In little more than two weeks, the crew performed a dizzying series of experiments in the psychology, physiology, human factors (such as making sure that the human body is the work with the spacecraft and systems), medicines and much more. And that is just one example of the experiments. Voloshin highlighted a few members of the crew will practice berths with a Canadarm simulator; their movements are tracked by sensors to see which modules they prefer to use; and virtual reality will be used for the monitoring of their mental health and to help them to drive Mars-type rovers on the simulated surface. The next phase of Sirius, is expected in early 2019.
Confirmed partners in Sirius from NASA, the German space agency (DLR) and the French space agency (CNES), with some interest from Japan and Italy, Voloshin said. He noted that he is hopeful that the participation will expand in the foreseeable future. “With the difficult situation in the world, Sirius might be a way to scientists from different countries together,” he said through the interpreter. [Touring Baikonur: The City Behind the Famous baikonur Cosmodrome in Kazakhstan]
Bed-rest studies and beyond
The preparation for Mars also contains a complex series of experiments from the area of the high-profile simulations. Out of the many experiments conducted on the International Space Station, scientists all over the world to perform bed-rest studies to better understand how people’s bodies react to prolonged microgravity. At the institute, most of these people are ordinary people — not cosmonauts. I noticed Voloshin that it must be because the cosmonauts are very busy training for the real spaceflight. “Ordinary people are also cheaper,” he said in English with a smile.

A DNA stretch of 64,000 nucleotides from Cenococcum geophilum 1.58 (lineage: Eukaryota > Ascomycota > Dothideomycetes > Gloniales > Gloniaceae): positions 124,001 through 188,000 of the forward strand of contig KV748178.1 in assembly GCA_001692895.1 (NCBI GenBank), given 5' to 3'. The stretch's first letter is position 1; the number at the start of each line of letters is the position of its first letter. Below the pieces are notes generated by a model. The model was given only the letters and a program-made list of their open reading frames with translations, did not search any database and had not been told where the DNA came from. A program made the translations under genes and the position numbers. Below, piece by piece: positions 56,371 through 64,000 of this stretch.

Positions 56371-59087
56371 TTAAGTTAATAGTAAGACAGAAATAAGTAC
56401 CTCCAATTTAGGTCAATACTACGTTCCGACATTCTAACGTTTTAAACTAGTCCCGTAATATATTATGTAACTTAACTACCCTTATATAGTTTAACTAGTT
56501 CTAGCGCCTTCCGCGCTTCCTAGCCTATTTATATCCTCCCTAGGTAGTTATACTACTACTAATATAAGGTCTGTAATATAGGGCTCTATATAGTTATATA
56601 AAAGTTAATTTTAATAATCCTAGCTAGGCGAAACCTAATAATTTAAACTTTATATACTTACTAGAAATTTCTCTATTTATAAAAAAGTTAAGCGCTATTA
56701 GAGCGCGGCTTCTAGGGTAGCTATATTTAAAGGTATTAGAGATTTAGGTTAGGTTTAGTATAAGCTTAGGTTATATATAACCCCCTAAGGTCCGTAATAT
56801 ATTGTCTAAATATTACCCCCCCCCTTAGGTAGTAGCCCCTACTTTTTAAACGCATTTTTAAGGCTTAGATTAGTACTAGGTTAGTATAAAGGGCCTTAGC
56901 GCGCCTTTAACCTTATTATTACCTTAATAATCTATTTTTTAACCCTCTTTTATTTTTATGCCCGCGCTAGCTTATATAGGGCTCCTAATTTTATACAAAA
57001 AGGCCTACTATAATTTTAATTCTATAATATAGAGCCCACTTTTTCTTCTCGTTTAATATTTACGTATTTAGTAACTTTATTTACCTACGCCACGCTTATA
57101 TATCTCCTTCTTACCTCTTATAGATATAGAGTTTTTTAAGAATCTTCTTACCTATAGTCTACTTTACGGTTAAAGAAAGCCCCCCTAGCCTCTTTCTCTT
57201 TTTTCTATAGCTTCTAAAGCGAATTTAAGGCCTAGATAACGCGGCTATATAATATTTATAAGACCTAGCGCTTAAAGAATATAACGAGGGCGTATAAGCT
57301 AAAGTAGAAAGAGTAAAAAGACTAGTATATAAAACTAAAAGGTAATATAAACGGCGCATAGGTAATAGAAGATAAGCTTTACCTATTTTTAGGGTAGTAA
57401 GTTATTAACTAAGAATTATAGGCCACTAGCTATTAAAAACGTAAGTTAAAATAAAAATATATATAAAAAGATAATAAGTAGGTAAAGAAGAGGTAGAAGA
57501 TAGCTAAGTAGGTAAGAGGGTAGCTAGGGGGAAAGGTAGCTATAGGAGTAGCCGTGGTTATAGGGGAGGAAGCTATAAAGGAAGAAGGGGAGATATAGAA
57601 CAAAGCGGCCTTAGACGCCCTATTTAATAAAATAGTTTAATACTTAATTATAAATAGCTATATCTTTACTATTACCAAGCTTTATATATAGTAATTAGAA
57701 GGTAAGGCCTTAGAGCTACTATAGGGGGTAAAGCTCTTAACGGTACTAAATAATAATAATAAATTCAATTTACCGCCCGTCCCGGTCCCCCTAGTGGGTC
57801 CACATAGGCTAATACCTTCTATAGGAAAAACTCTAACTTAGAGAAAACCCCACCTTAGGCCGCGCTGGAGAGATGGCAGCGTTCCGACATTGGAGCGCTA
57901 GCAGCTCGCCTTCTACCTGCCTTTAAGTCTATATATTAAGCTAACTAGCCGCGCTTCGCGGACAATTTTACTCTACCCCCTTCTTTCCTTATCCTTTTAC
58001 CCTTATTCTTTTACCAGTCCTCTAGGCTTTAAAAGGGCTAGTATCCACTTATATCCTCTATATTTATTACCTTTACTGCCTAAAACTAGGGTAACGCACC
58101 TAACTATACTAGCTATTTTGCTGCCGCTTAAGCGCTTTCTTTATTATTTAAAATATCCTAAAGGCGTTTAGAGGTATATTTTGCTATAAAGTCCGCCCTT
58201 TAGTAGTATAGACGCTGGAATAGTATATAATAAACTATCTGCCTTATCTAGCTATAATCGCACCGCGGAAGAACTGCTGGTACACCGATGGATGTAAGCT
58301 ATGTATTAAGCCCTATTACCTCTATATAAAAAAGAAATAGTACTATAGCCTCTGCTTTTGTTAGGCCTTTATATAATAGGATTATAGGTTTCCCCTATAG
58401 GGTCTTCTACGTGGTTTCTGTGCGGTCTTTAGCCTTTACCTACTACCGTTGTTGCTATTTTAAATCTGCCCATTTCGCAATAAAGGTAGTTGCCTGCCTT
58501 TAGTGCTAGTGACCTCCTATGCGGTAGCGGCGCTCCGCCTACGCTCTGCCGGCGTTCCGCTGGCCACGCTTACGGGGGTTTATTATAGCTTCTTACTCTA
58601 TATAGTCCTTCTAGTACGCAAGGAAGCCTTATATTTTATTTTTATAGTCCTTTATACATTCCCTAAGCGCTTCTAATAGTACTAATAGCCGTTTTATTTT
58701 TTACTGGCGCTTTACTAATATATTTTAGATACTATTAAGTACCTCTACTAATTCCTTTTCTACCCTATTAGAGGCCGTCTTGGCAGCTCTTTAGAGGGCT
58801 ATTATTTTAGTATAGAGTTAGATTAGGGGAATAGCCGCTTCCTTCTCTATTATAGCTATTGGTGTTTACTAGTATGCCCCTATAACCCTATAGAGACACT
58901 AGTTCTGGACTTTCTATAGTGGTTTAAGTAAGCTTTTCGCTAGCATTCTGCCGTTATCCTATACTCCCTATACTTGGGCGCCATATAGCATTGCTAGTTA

Voloshin took the interpreter and me in another building, where the so-called “dry” immersion studies were carried out. In the small room, there are three tanks for bed-rest patients. Instead of lying on the actual beds where the pressure of the substance can affect the body’s fluid shift and change of the experiment — the participants are bath-size of the tanks of the water, supported only by an insulating blanket. They are for the most part of the day; if they are required for the use of a toilet, a well-trained team sends them to a mobile bed on wheels to a nearby bathroom.
When people participate in these studies for a few days or weeks, we are seeing some of the effects that we in the aerospace, Voloshin explained. Some of them are known, such as the shrinking of muscles, and moisture redistribution. But there are still several mysteries. An experiment looks at the reason why astronauts often get pain in the back in the space. Another — that Voloshin participated in — tried with the help of electrical stimulation for the muscles to counteract the weakness that develops.
I can’t imagine lying on one of these beds for more than a few hours, staring at the white ceiling, but Voloshin said: humans have the experiments carried out here for as long as 56 days. The last one in September for three weeks. And occasionally, the work in this room can be used to help people with certain medical conditions.
For example, institute researchers developed a bodysuit or a Regent, which opposes the movement of the muscles and helps to strengthen them. It has been used for patients with an ischaemic stroke — when the blood to the brain is blocked by a blood clot — and the disease of Parkinson’s, according to a brochure I received from the institute. Institute researchers also created a device to stimulate the foot support in bed patients with motor disorders, among several other applications.
If Voloshin ended my tour, he apologized, saying that in 90 minutes he can show me only a fraction of the work of the institute is to prepare for Mars. Some of her other work consists of helping to the recovery of the astronauts to come back from the International Space Station, the advantage of the exercise equipment that cosmonauts use in space to stay healthy, and doing experiments in space biology, including the sending of satellites in the air with living organisms, to better understand how micro-organisms behave in space.
Original article on Space.com.